I bet for a lot of audiophiles it is a sweatspot indeed...sorry, I couldn't help it :-)
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Your overall low ceiling height might be the big culprit here. Have you tried playing with the feet adjusters (spikes or whatever) to position the tweeters at more of a downward angle rather than level to your listening position? Also toe in or tow out? My sound stage on good recordings ranges from 1/2 way up a 8' wall to the ceiling and I get down right upset if things like vocals are not at least 6~7 feet off the floor. On some recordings it almost washes over top of my listening position.
PS if you have an AudiogoN membership, if you log in to see your stuff and stay logged in, THEN you can edit your posts. i do not always do it, but it is nice to know. And YES if you log in a little later you CAN go back and edit your post for at least a little while. (I do not know what the time limit is on editing, but it is not more than a few hours for sertain.)
How far are you from the face of the speakers?
You say,"When seated in the sweet spot, all the highs seem to be comming from where the wall meets the ceiling."
That would be 'behind' the speakers at the joining of the 'rear wall' is that right?
If so, that strikes me as odd.
I think, to start, I'd try listening, more nearfield...as a matter of self defense.
Next experiment, this might sound really dumb, but, note how some concert hall, stage areas use vertical hanging's from the upper part of the stage.
Try, for a point of reference, hanging something absorptive from the ceiling (a towel for experimentation, if nothing else).
Put that hanging, parallel to the rear wall--starting a foot from the face of the speakers, then further and so on.
Maybe a 'team' sports banner would help a bit, but you've not got much room--I know I couldn't walk in that room with anything more than 5" or so hanging down.
This is very approximate, but we don't know enough yet.
If you'd like to discuss this, you can write me at my personal email, email@example.com. I'll be glad to give my phone number to talk more.
We can solve this somehow...no accoustic problem is too much when you're willing to experiment.
I finally fixed this problem by stripping the ceiling down to the joists. The ceiling effects the system in way I did not think possible. I called several people who are in to acoustic treatment and they said my problem was very weird indeed. No shit. I now need to figure out what to put back in.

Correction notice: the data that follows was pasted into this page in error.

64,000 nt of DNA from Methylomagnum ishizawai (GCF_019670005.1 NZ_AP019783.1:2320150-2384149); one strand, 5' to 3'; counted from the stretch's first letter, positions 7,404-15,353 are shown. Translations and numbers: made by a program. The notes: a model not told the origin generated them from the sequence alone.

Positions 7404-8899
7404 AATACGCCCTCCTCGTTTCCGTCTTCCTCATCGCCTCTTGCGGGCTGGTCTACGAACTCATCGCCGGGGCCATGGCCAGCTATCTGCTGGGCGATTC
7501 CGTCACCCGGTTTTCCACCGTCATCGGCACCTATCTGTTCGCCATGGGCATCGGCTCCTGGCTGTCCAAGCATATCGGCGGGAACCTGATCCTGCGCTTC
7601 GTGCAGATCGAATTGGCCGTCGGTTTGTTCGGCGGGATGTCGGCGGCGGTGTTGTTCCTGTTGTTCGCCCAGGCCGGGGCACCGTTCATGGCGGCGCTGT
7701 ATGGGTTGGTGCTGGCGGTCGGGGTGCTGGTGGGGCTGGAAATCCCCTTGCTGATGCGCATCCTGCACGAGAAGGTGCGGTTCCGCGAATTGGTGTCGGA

With the limited information provided, I guess the undue soundstage height is due to disproportionately strong ceiling reflection. Due to low ceiling height, the reflected sound off the ceiling arrives at the ears very close to the direct sound of the speakers. The ears tend to integrate early reflection with the direct sound. This leads to perceived sound source broadening.
Just traps or absorbers would decrease the amplitude of the reflected impulse but would not spread out the reflected sound over time. The ceiling would still be very audible.
Combo tools (abfusors, skyline, hemifusors), or diffusors tend to help a lot in this situation as it would decrease the amplitude of the reflected and also spread out the reflection over the time domain. Having a softer, later reflected impulse tends to fool the brain into perceiving a boundary further away. I would think hemifusors or low profile skyline wound be excellent as they occupy less space and the slightly effective narrower bandwidth may limits beaming since listener is still close to the diffusor.
The brain composes the soundstage by reflection off all boundaries. If you have absorptive floor ( thick carpet), it wound further expose the soundstage broadening effect from the ceiling. Changing to wood floor would strengthen the reflection of the floor and would counteract the effect from the ceiling to some degree.
Changing the dispersion of the midrange/tweeter may also help. If it is an option, ribbon tweeters have broad horizontal dispersion but very limited vertical dispersion. This may yield a more stable/precise soundstage on the vertical plane but maintains a wide stage on the horizontal plane. Other ways including install a waveguide or using felt to limit vertical dispersion.